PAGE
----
Paul Joseph Watson
Malaysia Airlines has caused consternation by diverting a flight over Syrian airspace just days after the shoot down of MH17.
— Flightradar24 (@flightradar24) July 21, 2014
Having re-routed flights from eastern Ukraine in the aftermath of last week’s deadly tragedy, the company has chosen instead to divert some of its planes over airspace which is even more dangerous.
Data from Flight Radar 24 shows that Malaysia Airlines Flight MH4, an Airbus A380 flying from Kuala Lumpur to London, was diverted from its usual route over Ukraine in favor of passing over a country that is currently under siege by ISIS terrorists, some of whom are armed with U.S.-made Stinger missiles.
A U.S. intelligence report last month concluded that it “appears likely/probable” that ISIS insurgents are armed with shoulder-fired surface-to-air missiles designed to bring down aircraft. According to estimates, ISIS now controls 35 per cent of Syrian territory.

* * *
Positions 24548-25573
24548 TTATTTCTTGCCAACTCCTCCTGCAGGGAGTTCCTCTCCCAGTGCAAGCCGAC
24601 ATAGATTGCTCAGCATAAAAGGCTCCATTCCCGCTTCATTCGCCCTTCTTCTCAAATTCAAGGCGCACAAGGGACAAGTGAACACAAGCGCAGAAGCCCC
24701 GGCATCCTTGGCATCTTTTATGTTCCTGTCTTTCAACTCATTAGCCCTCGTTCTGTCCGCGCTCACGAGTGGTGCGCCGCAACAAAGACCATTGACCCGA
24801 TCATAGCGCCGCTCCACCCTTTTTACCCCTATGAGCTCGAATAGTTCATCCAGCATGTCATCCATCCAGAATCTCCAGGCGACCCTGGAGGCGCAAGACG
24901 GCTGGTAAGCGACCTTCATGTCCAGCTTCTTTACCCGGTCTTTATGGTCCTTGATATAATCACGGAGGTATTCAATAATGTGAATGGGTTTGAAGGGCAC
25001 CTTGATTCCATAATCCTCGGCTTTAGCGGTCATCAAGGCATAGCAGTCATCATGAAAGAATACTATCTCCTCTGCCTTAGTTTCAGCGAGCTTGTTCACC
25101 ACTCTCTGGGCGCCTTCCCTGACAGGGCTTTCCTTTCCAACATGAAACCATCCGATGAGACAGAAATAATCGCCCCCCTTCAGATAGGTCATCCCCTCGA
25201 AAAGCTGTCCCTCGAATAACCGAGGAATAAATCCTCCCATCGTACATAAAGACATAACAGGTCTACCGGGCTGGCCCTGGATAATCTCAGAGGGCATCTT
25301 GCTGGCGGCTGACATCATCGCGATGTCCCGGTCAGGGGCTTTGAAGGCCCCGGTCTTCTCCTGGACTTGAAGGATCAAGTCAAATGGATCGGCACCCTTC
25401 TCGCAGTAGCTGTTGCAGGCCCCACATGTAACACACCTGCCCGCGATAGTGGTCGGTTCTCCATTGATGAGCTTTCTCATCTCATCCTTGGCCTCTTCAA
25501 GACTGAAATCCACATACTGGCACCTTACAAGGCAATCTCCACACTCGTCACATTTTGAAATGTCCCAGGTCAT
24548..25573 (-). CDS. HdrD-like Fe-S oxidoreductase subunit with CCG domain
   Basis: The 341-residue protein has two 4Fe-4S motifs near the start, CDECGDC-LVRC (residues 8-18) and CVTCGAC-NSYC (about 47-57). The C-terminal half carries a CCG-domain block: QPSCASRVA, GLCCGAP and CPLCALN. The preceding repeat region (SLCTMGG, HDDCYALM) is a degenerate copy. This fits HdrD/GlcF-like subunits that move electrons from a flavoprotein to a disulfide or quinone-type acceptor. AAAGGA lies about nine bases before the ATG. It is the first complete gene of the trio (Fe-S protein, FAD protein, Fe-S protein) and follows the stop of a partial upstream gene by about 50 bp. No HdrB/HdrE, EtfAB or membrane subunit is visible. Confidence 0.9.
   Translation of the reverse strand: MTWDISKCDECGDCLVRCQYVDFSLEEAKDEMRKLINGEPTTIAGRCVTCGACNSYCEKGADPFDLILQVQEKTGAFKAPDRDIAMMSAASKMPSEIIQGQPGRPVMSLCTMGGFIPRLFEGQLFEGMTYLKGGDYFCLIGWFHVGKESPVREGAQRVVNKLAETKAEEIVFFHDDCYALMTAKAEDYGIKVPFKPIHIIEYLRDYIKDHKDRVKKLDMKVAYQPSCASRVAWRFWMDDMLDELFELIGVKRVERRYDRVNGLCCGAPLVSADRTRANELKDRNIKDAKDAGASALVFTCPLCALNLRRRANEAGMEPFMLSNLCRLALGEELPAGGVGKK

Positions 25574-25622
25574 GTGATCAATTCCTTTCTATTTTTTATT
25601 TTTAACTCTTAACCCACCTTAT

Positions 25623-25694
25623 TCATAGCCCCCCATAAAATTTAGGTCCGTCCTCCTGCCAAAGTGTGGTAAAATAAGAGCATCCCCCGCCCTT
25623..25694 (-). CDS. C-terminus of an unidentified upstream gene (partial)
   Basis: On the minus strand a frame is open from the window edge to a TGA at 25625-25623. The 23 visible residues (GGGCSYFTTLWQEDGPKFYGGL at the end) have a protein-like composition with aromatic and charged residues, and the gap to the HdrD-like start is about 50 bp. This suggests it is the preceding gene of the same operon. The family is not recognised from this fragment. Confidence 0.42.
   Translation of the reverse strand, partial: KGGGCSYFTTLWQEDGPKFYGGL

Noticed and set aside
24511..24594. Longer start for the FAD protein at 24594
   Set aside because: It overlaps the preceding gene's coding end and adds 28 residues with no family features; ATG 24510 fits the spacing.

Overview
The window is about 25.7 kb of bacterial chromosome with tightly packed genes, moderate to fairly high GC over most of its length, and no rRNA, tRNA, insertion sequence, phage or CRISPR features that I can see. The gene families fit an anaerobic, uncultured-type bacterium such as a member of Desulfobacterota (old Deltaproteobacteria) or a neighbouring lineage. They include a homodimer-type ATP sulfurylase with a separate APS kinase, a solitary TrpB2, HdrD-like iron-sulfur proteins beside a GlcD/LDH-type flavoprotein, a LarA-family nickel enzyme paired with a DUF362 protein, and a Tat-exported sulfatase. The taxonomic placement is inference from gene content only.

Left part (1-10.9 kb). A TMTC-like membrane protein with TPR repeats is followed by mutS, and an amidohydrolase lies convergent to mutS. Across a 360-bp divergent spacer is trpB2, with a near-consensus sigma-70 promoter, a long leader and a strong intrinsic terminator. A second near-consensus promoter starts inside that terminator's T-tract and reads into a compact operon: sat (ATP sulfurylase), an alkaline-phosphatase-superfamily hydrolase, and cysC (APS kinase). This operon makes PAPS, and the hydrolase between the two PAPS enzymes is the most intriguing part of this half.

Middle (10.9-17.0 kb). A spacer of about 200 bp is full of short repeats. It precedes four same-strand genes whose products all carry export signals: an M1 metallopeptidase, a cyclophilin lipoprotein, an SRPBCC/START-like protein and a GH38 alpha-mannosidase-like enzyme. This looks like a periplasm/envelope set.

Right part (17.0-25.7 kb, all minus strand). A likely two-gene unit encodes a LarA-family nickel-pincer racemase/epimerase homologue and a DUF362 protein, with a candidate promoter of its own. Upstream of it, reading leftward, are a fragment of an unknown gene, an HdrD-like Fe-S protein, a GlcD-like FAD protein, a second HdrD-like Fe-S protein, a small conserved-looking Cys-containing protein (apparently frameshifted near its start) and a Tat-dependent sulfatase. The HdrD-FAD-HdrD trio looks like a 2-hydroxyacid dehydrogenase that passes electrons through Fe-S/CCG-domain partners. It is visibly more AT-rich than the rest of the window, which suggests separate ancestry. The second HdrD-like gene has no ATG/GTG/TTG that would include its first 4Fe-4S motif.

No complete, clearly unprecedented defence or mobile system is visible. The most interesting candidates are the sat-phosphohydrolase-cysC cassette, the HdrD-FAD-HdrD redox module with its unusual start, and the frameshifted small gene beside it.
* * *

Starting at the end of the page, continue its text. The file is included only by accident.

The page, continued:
A May 2013 Federal Aviation Administration notice “strongly discourages” US operators from flying over Syrian airspace.
Malaysia AIrlines’ decision is likely to spark a fresh wave of criticism given that the operator ignored a similar FAA warning dating back to April which prohibits US carriers from flying over Ukraine.
Questions have abounded as to why flight MH17 pilots decided to overfly eastern Ukraine when most other major airlines have avoided the airspace for months.
Data shows that MH17′s previous ten flight paths before the shoot down avoided eastern Ukraine entirely. MH17 pilots on the doomed airliner filed a flight path requesting to fly at 35,000 feet over Ukrainian territory, but were subsequently ordered by local air traffic control to lower their altitude to 33,000 feet to avoid other traffic.
Another facet to the mystery is that, according to Iranian defense expert Babak Taghvaee, flight MH17 may have been escorted by Ukrainian fighter jets.